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Deep Purple's Ritchie Blackmore Talks Yngwie, Hendrix and His Development as a Guitarist in 1991 Interview

Deep Purple's Ritchie Blackmore Talks Yngwie, Hendrix and His Development as a Guitarist in 1991 Interview

This interview with Ritchie Blackmore of Deep Purple appeared in the February 1991 issue of Guitar World. To see the Blackmore cover—and all the GW covers from 1991—click here.

It’s a cold, rainy night in Connecticut. Executive Editor Brad Tolinski and I are in the lobby of a fine hotel, waiting to meet Ritchie Blackmore.

The veteran guitarist has, in his infinite mercy, granted us a rare interview. (Perhaps the imminent release of the new Deep Purple album, Slaves And Masters, featuring Purple's latest member, Joe Lynn Turner, has something to do with this.) At the moment, Blackmore is dining with some friends; he is to join us at the conclusion of his meal.

Tolinski and I are a bit apprehensive. Blackmore's irascibility is legend, as is his antipathy toward the press. To make matters worse, even some of those close to the star have warned that he could become "troublesome." I feel like I'm about to meet Darth Vader.

As I examine my tape recorder to ensure that everything is in working order (I'm always worried that it will break down), a grim scenario plays itself repeatedly in my brain: The interview has commenced. I ask my first question—"How does this version Deep Purple differ from past formations?" Blackmore stares at me, his features growing black with rage.

“How dare you ask me that?” he barks. "Take that!" He bops me over the head with a white Strat, which falls all around me in splinters. The angry man rises and stalks out. End of interview.

I return to an uneasy reality, but calm myself with the thought that my guitar hero can't possibly be such an ogre. Then I remember that as a youth, Blackmore had a penchant for throwing eggs, tomatoes and four-pound bags of flour from moving vehicles at passersby (with particular preference, presumably, for elderly women in wheelchairs.)

At last, a member of Blackmore's entourage comes by to say that the great one is ready. We enter the dimly-lit dining area to the accompaniment of mellow piano music, diners' chattering and dishes clattering, and seat ourselves. After a few moments, we are joined by Ritchie Blackmore.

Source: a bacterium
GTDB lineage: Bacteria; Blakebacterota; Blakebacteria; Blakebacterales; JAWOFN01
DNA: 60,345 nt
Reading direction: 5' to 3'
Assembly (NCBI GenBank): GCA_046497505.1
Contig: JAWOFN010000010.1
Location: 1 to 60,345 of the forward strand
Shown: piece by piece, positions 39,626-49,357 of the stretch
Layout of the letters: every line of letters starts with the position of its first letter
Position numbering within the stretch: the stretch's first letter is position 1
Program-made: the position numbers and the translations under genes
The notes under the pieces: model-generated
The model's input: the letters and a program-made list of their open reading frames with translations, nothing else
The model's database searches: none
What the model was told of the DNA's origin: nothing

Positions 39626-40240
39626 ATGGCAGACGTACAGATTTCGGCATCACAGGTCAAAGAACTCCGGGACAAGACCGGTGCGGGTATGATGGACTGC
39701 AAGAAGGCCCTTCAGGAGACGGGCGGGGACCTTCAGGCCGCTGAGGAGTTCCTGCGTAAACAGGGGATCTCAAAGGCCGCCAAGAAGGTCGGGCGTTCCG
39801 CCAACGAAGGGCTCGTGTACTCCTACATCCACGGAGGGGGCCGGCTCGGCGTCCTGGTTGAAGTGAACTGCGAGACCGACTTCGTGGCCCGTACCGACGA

He looks great—better than he did ten years ago, which is far more than can be said of most longtime rockers. As usual, he's dressed in black, except for a white ruffled shirt that makes him look like a French nobleman. He grasps our outstretched hands ("a good sign," I think) and we introduce ourselves. Blackmore seats himself, and orders a beer.

"Are you ready?" I ask, and Blackmore nods his assent. But before I can ask the first question, he points at my tape recorder and in thick British tones says, "By the way, that's not on."

"Oh no," I think. "The tape's busted!" My worst fears, realized. Tolinski stares at me, horror etched on his features. I examine the contraption, but it seems to be running smoothly. I turn to Blackmore, a bit befuddled, and insist, "It's moving. It's on.”

"Just checking," he says slyly. And with that, the interview commences. Within a few dizzying moments he demonstrates that, his reputation notwithstanding, he is a hell of a nice guy, funny—a great dude to hang out with. He even performs a magic trick, changing a nickel into a quarter before our very appreciative eyes.

Two hours pass. The restaurant 's proprietor stops by to announce, "Closing time." I wholeheartedly thank Ritchie for being so cooperative. "Thank you for being so attentive," says this amiable bane of rock journalists.

GUITAR WORLD: How does this edition of Deep Purple differ from past formations?

Musically, I would say the singer doesn't drink as much. [laughs] But seriously, the older I get, the more I want to hear melodies. We really worked hard on constructing good, memorable songs and interesting chord progressions. That 's what excites me at the moment.

It also helped that our new singer, Joe Lynn Turner, writes and sings great melodies. With Joe, we didn't have to rely as much on heavy riffs. When I was 20, I didn't give a damn about song construction. I just wanted to make as much noise and play as fast and as loud as possible.

As a guitarist, what were you looking to do differently on this new record? For instance, the solo on "King Of Dreams" has an exotic tinge that doesn't appear in any of your previous work.

I wanted that solo to evoke a certain mood. It isn't meant to be a pointless exercise in speed; that's why it's very sparse. I was trying to make it an extension of the vocal melody and have it express something that was connected to the bloody song. I didn't want to just show off some trick I'd learned at the music store on Saturday morning.

When writing, or when engaged in preproduction for an album, do you work solos out in advance?

I never work out my leads. Everything I do is usually totally spontaneous. If someone says, "That was good; play that again," I'm not able to do it. The only solo I've committed to memory is "Highway Star" [from I972's Machine Head]. I like playing that semitone run in the middle.

[Keyboardist] Jon Lord plays more textures, rather than actual lines, on this new album.

Jon likes to see what I'm going to do and he enhances that. He's not a leader; he likes to follow.

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